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A lovely sentiment.
And a great PR campaign for constructive theology, essentially a rebranding…reframing… of systemic theology, which dates back to the 8th century but got its real foothold within Christianity through the works of Christian theologian Friedrich Schleiermacher in the 1820s, who popularized the notion among emerging liberal theologians of a universal and absolute dependence upon God.
(This should be of some interest to Sr. Theresa as she tries to understand where all those value judgements come from.)
And I couldn’t help but notice…because…I’m…well…me…that the Workgroup’s call for tolerance…
As Christians, we are called to love and be loved by our neighbors of other religious traditions—including our Muslim and Jewish neighbors.
…is conditional…limiting…tacitly exclusionary.
This comes as no surprise to atheists, of course. Whenever we stand at the storefront of Ecumenism® and ask, “Where’s the Love?”, the answer always seems to be the same.
We don’t recognize atheists because you all are on a greased pole to hell, anyway.
I’m kidding. In fact, though I am too lazy to find links, there seems to be a bit of a movement among My People to stop being such ass wipes to Your People. I mean, what’s the point? Whether I’m singing praises in Glory for all eternity or I end up as worm food in the Carterville, Mo., cemetery, disliking you or poking at you for your approach to life is really just dumb. And a time-waster.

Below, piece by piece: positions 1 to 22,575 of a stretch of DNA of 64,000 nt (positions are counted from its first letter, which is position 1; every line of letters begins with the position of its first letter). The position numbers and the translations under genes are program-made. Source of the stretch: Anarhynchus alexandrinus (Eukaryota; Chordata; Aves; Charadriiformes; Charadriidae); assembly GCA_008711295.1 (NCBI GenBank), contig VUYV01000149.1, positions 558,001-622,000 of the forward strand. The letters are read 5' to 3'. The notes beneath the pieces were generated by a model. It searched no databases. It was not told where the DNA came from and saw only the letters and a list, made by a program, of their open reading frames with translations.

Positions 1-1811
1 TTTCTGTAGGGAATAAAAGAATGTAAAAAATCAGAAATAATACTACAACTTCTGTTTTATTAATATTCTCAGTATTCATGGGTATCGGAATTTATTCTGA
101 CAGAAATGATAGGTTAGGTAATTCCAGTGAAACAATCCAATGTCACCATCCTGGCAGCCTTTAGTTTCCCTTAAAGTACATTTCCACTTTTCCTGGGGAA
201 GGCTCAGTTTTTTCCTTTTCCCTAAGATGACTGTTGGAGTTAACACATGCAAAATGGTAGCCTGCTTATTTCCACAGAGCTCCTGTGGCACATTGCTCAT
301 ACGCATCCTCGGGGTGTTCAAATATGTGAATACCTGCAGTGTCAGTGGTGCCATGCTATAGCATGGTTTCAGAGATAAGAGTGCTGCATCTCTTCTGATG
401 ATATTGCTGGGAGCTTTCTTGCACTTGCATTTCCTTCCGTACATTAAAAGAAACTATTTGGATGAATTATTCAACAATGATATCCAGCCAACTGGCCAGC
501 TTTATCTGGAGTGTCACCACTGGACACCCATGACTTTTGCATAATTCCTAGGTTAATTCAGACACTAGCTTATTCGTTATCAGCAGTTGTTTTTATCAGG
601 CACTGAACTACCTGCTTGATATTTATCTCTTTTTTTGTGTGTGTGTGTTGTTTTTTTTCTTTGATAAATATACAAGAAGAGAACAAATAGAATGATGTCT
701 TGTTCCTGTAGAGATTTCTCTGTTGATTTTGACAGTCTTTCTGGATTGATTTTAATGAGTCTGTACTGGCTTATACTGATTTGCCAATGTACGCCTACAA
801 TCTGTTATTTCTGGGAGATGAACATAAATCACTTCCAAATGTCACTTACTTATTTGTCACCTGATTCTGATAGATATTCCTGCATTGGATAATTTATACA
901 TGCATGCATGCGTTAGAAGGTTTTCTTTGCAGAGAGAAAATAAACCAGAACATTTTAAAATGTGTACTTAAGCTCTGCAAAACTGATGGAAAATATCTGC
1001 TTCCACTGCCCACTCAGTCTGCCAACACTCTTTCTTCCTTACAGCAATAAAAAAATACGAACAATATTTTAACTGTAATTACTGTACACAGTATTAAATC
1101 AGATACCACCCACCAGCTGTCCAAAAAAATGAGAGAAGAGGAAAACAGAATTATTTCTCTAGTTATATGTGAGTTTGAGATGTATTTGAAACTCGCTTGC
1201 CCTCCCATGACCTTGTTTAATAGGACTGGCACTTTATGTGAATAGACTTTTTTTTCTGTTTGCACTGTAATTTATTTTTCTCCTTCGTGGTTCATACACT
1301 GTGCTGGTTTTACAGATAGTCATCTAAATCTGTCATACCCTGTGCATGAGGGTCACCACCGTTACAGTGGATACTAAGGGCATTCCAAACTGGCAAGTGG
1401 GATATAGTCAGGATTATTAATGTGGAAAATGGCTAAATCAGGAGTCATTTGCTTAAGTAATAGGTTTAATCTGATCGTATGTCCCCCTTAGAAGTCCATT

All that to say: See you in hell, my friend.
If you’re going to be there it won’t be all that bad.
I do think tolerance of…even acceptance…of atheists on a personal level has increased substantially in my lifetime. On an institutional, structural level? Not so much. Some lip service. But that’s about it.
But that’s to be expected…especially within systemic/constructive theological structures…because we reject notions of absolute dependence. And submission.
On most important issues, when we’re capable of putting religion aside, we find we more agreement than disagreement. (Speaking from a more traditional atheism than the new evangelical Atheist 2.0™.)
I think you’re right. This is going to sound like the set-up for a joke, but I have atheist friends who are every bit as concerned (if not more so) than the state of the world than I am. The way they explain things to me is this: (and this may be unique to these friends, but): If you’re only going to go around once, don’t you want your environment (the world) to be a nice place? So wouldn’t you want to work to correct social injustice. The beauty in this is that they’re not doing this for the cookie (eternal life) in the end. They’re doing this to make the world a better places — yes, for themselves, but also for others. I admire that.
I don’t think that’s unique to those particular friends at all.
I think everybody, in there own way, wants to make the world better for those who come after us. There’s consensus on that. Cookies or no.
Where the consensus gets bogged down is trying to determine what constitutes “better”. I think that’s changing, though. Slowly? Yes. Probably too slow for some and too quick for others. But I do think we’re learning to set aside differences. Except in Congress. I think that will probably be a loooong row to hoe.
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